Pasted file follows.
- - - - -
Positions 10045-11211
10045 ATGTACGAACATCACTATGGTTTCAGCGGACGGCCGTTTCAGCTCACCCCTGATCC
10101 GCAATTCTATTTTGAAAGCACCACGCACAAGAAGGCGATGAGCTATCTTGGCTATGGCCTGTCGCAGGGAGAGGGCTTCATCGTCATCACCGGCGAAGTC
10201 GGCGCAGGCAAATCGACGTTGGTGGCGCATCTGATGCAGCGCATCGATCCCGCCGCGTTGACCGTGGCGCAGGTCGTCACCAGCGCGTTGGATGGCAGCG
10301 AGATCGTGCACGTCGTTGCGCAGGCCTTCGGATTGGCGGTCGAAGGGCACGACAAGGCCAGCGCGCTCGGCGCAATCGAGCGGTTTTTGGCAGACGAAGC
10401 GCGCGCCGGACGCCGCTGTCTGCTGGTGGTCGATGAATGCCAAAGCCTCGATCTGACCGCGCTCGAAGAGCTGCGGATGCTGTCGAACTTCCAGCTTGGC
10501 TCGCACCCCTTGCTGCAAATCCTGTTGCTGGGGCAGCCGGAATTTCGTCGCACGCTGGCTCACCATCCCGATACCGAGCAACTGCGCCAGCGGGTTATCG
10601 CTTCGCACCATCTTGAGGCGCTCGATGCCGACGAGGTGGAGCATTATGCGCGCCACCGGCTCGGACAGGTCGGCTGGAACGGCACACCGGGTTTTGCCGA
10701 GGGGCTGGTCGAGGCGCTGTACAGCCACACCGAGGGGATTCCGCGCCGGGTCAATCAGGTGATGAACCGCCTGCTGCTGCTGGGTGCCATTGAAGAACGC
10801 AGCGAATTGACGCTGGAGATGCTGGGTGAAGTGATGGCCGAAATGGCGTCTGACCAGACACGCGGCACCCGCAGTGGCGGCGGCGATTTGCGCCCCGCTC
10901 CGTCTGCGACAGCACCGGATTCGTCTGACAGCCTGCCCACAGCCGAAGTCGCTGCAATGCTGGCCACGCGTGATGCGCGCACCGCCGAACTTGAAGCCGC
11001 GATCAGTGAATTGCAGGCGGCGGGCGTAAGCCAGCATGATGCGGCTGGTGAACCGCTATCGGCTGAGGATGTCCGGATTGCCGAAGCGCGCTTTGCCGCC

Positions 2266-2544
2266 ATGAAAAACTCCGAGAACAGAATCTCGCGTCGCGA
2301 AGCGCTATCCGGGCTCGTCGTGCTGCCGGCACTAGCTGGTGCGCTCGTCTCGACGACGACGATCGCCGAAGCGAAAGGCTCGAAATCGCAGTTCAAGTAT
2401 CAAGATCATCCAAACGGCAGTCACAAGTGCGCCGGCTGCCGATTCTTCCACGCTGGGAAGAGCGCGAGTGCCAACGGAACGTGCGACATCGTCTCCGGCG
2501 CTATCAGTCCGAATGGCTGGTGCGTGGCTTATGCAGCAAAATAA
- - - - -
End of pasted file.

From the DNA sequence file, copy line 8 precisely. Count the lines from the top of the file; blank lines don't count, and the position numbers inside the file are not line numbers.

10601 CTTCGCACCATCTTGAGGCGCTCGATGCCGACGAGGTGGAGCATTATGCGCGCCACCGGCTCGGACAGGTCGGCTGGAACGGCACACCGGGTTTTGCCGA